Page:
Cuisine - African
This tasty clarified butter is a basic ingredient in the preparation of traditional Ethiopian foods. It is also great spread on breads of any kind.
This is the green chile counterpart to Ethiopian Berbere, but there are some differences. It's green, it's much milder, and instead of placing it in stews, it's a condiment or dip for breads and meats.
Fish is such a common and cheap food in West Africa, it's no wonder that there are numerous recipes for spicy fish cakes such as these. Try them served hot with a spicy dipping sauce.
The use of peanuts, also called groundnuts, in soups and stews is common over all of Africa but is especially popular in the west. "Chop" is African slang meaning food or a meal. The vegetables in this stew can be varied to suit your tastes; if you do, however, eliminate the okra it will alter the consistency of the sauce. The important step to remember in preparing this soup or stew is to mix some of the broth with the peanut butter before adding to the soup to keep it from curdling and breaking apart.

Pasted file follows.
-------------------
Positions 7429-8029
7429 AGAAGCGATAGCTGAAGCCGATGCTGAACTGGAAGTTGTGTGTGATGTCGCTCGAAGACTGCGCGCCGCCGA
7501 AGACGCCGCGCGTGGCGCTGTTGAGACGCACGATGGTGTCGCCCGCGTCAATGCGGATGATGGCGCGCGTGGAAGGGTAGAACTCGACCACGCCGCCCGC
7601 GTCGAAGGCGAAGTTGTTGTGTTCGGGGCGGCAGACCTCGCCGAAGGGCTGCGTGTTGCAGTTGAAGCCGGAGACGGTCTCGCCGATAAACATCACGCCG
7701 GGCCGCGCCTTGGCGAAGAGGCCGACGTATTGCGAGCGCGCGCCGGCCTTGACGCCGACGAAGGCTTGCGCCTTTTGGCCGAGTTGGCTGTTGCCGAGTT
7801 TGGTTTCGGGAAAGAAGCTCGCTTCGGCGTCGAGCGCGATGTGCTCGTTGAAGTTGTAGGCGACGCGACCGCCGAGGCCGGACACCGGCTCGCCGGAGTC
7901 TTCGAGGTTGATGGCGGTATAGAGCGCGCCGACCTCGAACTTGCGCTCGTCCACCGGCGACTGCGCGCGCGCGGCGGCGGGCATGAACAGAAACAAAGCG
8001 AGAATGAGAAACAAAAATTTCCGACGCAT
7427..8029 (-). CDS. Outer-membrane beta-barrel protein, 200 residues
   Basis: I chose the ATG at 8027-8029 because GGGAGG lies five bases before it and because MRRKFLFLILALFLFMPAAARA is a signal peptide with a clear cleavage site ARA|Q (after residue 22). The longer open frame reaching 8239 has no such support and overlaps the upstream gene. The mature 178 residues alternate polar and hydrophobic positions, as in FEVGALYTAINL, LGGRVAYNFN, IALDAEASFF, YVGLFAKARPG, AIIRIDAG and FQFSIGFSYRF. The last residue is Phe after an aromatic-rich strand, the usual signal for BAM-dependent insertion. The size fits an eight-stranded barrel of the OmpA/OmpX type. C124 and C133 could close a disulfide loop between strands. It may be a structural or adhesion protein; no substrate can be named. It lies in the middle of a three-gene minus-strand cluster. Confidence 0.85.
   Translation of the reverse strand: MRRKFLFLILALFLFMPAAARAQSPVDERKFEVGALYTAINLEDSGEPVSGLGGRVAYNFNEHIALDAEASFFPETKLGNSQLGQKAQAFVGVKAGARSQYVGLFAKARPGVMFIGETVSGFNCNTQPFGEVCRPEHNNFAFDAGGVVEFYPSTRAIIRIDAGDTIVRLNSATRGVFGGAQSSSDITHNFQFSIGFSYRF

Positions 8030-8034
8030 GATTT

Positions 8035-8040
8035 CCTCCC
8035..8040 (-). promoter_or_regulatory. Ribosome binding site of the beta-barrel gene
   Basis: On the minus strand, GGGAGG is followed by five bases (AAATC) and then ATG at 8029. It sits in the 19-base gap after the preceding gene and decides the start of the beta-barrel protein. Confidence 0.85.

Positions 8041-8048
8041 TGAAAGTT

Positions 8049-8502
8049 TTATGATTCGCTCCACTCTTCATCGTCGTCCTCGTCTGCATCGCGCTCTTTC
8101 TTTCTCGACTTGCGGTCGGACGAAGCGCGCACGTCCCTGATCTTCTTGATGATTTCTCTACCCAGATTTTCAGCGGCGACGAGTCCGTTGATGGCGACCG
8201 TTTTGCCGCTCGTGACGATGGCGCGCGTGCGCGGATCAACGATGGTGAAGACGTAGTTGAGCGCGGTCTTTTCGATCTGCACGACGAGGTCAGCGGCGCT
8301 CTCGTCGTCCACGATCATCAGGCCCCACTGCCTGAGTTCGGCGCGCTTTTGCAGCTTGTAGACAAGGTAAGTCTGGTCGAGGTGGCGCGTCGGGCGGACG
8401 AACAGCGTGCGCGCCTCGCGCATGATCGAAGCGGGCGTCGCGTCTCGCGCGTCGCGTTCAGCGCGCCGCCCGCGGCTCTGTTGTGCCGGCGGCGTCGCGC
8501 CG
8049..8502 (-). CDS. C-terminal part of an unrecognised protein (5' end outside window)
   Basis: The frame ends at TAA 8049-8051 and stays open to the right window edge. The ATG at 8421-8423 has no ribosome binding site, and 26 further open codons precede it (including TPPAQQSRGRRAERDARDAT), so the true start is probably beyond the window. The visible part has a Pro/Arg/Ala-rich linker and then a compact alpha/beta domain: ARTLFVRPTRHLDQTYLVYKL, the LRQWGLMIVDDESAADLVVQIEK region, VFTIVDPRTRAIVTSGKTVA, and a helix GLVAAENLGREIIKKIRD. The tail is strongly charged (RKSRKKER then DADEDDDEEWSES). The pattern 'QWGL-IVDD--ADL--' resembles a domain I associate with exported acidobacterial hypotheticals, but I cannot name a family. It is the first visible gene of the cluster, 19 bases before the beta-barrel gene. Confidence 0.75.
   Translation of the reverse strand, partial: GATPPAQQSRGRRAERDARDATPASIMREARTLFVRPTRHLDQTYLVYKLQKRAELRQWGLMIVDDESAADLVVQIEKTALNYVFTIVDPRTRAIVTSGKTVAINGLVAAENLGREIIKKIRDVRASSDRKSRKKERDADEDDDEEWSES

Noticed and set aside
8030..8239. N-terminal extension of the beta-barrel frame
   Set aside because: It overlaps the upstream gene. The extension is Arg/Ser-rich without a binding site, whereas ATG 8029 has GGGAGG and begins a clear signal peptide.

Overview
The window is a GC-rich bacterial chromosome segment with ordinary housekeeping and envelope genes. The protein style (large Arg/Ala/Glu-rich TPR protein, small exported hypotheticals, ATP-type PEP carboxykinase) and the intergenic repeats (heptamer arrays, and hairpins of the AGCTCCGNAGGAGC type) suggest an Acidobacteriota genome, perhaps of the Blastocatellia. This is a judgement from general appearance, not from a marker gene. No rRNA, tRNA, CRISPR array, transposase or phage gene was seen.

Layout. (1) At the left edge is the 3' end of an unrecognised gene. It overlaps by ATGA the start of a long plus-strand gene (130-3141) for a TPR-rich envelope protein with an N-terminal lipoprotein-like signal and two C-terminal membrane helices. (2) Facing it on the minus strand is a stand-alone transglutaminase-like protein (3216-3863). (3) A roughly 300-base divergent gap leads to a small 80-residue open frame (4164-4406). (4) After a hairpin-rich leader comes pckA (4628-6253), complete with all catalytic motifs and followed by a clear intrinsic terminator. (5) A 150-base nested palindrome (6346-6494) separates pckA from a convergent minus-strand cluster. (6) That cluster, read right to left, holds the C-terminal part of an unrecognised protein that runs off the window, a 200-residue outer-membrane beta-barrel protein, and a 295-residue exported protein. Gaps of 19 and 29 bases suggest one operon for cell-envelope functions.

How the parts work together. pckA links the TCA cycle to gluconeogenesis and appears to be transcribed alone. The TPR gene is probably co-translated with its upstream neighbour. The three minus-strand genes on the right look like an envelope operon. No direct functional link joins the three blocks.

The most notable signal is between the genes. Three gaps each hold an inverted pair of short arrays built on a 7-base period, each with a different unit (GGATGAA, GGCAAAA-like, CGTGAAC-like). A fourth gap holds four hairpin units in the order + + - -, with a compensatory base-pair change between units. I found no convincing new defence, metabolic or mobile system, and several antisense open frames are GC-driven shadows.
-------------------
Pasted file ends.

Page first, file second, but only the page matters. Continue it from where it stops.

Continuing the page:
Here is another popular fritter from West Africa with two sources of chile heat. Serve them with a dip
The blending of eggplant (often called garden eggs) and fish creates a unique taste treat from Ghana. The extra taste addition comes from shrimp. Because the eggplant is salted to remove excess moisture, go easy on any additional salt when cooking this dish.
This dish originates from Africa but was adopted by the Portuguese and is now one of their main dishes served in restaurants, cafés, and bars. It is a simple but tasty dish, and is a fond memory for me. The dish is usually served with crisp hot french fries, but you could serve boiled new potatoes if you prefer. Note: This recipe requires advance preparation.
This South African recipe is a party favorite. However, take care to not over cook the calamari; it turns from tender to tough and chewy very quickly, so removed from the pan the moment it is done.
Here is an unusal-- and spicy-- salad from Madagascar.
Nitir kebe is Ethiopian spiced butter that is an ingredient in many that country’s dishes. It certainly gives an exotic twist to a summertime favorite in the U.S.A. Be sure to buy ears with some of the stalk attached for a great handle. The spiced butter freezes easily.
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